Monday, January 12, 2009

Where's the Doom and Gloom?

For anyone who's paid attention to the news the past few months, you'd swear that everything's going to hell in a handbasket. It's good to read something to the contrary once in a while--like I did this morning. According to the National Endowment for the Arts, for the first time since 1982, the number of Americans who read has increased. Especially dramatic was the increase in the 18-to-24-year-olds category. You can read the entire article here.

Some people believe that the increase in that particular category is due to the popularity of books such as Stephenie Meyer's Twilight series. I know of many people who think trees should not have been killed in order to print Meyer's books. As a whole, the series wound up leaving a bad taste in my mouth, except for one thing: these books have gotten people to read. That's the bottom line. They're a stepping stone. Remember that age-old question: "What happens if you give a mouse a cookie?" In this case, instead of a glass of milk, these thousands of new readers are going to want another book and another and another. I'm willing to bet that they'll move on from Twilight. Maybe even work their way up to Shakespeare.

All anyone needs is a stepping stone. Perhaps as book bloggers, we're well-fixed to provide a few!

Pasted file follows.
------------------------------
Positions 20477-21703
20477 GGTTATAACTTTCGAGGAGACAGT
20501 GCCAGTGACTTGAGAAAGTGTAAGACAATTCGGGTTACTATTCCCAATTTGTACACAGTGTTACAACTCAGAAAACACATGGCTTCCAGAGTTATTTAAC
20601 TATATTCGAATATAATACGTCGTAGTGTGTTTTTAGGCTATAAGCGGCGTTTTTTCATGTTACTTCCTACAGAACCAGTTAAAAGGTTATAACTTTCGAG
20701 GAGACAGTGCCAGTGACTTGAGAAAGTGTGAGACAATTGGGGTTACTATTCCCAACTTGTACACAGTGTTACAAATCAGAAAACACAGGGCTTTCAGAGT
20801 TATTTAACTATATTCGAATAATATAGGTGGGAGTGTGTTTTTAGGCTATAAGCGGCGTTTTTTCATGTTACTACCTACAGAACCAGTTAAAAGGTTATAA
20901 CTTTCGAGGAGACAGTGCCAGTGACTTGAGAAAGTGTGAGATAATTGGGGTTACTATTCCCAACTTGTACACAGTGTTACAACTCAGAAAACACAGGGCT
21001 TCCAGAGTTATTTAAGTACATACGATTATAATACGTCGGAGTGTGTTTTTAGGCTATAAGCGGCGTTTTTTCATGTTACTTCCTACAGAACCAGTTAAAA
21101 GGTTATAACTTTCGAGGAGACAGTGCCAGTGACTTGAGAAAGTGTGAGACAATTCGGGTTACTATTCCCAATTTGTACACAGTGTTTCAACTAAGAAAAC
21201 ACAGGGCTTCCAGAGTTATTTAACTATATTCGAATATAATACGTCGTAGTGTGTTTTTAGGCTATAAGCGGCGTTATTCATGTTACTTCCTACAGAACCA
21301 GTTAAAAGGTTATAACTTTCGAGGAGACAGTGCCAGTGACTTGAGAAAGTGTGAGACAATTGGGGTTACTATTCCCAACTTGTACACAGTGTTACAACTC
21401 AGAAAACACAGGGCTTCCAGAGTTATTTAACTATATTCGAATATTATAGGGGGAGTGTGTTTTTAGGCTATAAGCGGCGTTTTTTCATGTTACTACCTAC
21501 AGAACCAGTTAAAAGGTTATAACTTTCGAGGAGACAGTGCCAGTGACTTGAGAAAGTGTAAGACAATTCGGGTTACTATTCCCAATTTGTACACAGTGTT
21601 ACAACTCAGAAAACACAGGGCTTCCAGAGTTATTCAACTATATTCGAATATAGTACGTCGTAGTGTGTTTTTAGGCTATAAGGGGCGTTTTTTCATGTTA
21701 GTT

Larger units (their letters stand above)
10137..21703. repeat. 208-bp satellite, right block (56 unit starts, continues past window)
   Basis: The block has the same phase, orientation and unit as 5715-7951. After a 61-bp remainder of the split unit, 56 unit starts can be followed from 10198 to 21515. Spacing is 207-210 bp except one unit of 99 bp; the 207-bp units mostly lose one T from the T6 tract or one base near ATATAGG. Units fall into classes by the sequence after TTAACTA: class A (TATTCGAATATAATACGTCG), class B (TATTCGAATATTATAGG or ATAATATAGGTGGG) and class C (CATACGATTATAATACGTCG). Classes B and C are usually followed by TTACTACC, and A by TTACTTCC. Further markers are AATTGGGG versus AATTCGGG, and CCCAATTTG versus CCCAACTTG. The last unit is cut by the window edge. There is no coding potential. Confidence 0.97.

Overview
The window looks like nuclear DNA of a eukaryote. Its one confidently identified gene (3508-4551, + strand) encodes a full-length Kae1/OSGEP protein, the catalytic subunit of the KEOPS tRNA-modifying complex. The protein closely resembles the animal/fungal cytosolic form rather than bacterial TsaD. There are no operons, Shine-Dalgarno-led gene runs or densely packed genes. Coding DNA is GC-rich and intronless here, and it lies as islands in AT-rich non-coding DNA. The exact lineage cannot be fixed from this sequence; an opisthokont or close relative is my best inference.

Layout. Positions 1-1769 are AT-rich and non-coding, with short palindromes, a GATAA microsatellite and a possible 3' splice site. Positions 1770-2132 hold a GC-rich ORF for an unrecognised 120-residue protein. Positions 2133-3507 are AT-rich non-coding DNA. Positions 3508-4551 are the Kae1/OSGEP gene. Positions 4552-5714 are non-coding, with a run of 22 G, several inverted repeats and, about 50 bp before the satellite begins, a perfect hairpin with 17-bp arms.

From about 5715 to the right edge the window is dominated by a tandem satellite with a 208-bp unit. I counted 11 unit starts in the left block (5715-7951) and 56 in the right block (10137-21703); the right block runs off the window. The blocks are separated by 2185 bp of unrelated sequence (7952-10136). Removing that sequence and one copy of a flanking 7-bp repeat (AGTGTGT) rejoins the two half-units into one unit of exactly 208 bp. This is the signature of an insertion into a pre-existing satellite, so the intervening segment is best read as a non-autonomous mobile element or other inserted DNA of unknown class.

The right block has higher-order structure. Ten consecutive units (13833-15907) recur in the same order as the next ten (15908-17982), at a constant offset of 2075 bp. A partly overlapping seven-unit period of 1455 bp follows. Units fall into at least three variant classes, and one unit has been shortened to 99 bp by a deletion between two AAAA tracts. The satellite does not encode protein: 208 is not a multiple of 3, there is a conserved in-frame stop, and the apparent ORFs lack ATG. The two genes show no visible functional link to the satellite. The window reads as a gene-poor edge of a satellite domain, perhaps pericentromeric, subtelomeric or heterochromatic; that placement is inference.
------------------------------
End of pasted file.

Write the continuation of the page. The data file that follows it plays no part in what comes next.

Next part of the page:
1. I totally agree - any book that gets young people to read can't be all bad. By the way, I haven't read the Twilight books and don't plan to.

  2. I love stories about people beginning to read. Whether the defining factor is a Twilight series, Oprah or another thing, I think it is great. And also, it doesn't matter WHAT they read as long as they read.

    Both my parents are avid readers and I grew up in a house with many books. However, I didn't share the same taste as my parents and while I could whine about wanting this or that pair of jeans etc for as long as I wanted, if I asked to get a book, no matter how "secondary" my parents felt that particular author/genre was, I got the book. They didn't care at all what I (and my two siblings) read as long as we read!

    (NB. None of us ever asked for pornography or weird stuff, it was more along the lines of cheesy, teenybobber romances, cheap western stories and stuff like that, which my parents probably felt was trash, LOL)

  3. I agree - getting children and teens to read is the main thing, what they're reading isn't all that important. I like your image of a stepping stone. I think once you have learned to exercise your imagination in tune with words on a page, the world really opens up for you.

  4. Kathy-- I don't really think you're missing much by passing on Meyer. I don't regret having read them, but if I had it to do all over again, I'd give them a miss myself.

    Lou--I was so very lucky because I had a librarian for a mother. I always had something to read!

    Belle--I couldn't agree with you more!


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